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The changes that will come out of the secret location in Beijing are expected to be some of the most liberal economic changes in post revolution China.
The biggest expected change could come in laws to state-owned assets, particularly the top 100 enterprises which hold virtual monopolies in their respective sectors. Several major state-owned media outlets are reporting that the new central government will change the current standing laws to allow private equity to buy into these assets.
If this is the case it will be one of the largest steps towards the liberalisation of the Chinese economy and its desire to start looking to globalisation. It won’t happen overnight, it won’t happen in a year, but over the next decade the changes the third plenum will bring to China and the region will be telling.
The expected changes will see private ownership laws extending to 10-15%; this will allow stable economic development, reduce the debt burden – particularly that of local governments – and further remove the prospect of a hard landing. The private ownership could also allow China the ability to secure global contracts across a range of industries; something it’s been craving as foreign governments react to private ownership rather than state ownership.
The interesting aspect will be the reverse – foreign ownership; I do not expect this to be implemented for several years, but the willingness to change the control government enterprise is one of the single biggest moves towards a free market economy; time is now needed for changes to foreign ownership.
However, foreign ownership could be changing and other information leaks are suggesting banking regulation and banking competition could change. Premier Li Keqiang hinted in September a possible shift to allow foreign banks greater access to Chinese capital markets as the central government looks to reduce the monopolisation of the domestic banks. The current laws see foreign ownership capped 20%. Banks such as ANZ will be watching changes to these laws very closely as its looks to its Asian strategy and the prospect of a rising it presence in China.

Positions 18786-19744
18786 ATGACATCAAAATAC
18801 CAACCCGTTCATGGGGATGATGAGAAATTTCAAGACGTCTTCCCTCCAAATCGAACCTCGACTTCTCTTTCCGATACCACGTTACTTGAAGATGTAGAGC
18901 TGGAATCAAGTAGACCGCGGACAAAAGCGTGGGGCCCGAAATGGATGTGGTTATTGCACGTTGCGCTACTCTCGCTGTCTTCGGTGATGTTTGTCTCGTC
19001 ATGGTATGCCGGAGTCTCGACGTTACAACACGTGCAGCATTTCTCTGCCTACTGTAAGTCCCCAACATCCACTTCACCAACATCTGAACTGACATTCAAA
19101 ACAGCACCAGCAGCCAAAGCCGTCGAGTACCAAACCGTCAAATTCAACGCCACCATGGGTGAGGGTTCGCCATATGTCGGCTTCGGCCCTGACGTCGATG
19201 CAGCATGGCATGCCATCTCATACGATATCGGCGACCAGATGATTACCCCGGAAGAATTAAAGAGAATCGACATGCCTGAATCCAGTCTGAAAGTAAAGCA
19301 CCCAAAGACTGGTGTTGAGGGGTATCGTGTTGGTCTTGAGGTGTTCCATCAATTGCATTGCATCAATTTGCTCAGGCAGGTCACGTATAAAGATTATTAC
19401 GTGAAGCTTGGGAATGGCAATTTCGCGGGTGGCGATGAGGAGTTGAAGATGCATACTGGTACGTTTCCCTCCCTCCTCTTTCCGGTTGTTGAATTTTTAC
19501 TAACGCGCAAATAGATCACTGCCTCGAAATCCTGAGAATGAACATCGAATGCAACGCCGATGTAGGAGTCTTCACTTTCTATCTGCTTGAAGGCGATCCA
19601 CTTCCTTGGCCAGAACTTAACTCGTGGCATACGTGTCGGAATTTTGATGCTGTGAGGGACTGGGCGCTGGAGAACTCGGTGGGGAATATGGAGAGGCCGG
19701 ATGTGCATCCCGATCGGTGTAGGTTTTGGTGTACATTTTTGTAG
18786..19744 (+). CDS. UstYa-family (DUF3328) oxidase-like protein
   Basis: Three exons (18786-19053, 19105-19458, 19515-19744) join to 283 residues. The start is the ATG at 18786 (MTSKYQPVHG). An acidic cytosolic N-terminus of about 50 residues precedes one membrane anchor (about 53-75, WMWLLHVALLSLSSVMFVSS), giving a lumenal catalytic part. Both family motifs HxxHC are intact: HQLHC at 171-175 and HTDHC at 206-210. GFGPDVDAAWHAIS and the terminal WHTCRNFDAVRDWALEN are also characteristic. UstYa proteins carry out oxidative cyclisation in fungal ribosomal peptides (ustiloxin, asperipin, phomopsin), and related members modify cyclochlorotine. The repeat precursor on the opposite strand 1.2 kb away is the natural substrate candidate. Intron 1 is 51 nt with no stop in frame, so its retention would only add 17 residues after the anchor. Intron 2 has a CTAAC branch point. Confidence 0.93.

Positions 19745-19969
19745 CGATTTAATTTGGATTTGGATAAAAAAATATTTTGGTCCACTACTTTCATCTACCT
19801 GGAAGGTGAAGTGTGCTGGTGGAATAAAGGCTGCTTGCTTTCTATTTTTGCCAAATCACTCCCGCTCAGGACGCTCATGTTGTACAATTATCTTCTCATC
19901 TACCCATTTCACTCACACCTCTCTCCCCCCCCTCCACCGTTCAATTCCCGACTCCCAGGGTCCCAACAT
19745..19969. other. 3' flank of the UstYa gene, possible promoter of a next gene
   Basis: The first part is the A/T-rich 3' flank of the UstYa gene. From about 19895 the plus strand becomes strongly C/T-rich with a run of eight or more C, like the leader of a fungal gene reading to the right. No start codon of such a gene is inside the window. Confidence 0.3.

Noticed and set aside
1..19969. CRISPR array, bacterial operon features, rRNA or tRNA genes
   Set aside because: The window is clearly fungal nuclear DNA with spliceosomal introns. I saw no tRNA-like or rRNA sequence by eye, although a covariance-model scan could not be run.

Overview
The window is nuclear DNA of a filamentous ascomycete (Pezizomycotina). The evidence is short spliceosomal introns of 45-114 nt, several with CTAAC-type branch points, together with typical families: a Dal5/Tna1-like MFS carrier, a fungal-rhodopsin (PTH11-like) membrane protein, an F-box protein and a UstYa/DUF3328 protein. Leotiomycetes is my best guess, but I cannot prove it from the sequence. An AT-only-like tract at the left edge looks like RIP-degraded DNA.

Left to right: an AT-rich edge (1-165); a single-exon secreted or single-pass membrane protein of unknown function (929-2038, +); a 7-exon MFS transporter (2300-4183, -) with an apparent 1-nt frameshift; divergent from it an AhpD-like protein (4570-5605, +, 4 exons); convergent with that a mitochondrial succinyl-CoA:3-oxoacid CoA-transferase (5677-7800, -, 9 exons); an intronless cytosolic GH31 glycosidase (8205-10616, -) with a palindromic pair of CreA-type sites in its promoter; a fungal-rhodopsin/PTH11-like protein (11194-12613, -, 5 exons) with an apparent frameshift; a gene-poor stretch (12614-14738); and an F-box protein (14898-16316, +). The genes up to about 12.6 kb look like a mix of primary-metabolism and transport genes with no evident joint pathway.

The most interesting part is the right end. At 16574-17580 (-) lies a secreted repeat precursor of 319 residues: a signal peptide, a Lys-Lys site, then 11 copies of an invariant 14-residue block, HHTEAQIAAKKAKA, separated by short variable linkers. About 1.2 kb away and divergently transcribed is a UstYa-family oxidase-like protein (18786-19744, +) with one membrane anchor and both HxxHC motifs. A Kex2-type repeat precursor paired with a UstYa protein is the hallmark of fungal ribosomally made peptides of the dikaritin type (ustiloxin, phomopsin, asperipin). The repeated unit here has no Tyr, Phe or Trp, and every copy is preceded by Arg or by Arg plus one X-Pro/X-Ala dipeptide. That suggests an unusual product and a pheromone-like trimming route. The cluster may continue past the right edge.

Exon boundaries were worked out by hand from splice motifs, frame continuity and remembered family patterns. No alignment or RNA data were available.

As I mentioned yesterday the other major changes could come in the easing of the one-child policy and the encouragement of urbanisation by changing housing regulations. The advantage of urbanisation will be the translation from an exporting to a domestic consuming nation. Organic growth can therefore be harnessed and this is hugely beneficial to the region; if demand for imported goods can be consumed internally rather than being converted then exported industries from agriculture to services will find Chinese contracts flowing freely for many years to come.
Ahead of the Australian open
Ahead of the open we are calling the ASX 200 up 18 points to 5405 (+0.34%) on a mildly positive lead from light trading in the US after the bond markets where shut for Veterans Day. BHP’s ADR is flat, with the lead indicator suggesting the stock could add two cents the 37.93 (+0.05%) with iron ore holding at $135.90.
I remain cautious of the index at the moment, plenty of investors are questioning their next move and where the value is coming from. When I hear these kinds of comments I think value trap.
I reiterate my call that November will be a cherry red month and see the ASX back around 5350; which is a very small move, however I just feel finding a return in the current market is becoming strained and the volumes going through are very soft. This indicates to me a consolidation is occurring. Come December the story will probably change as funds return to shareholders, but for now – be aware.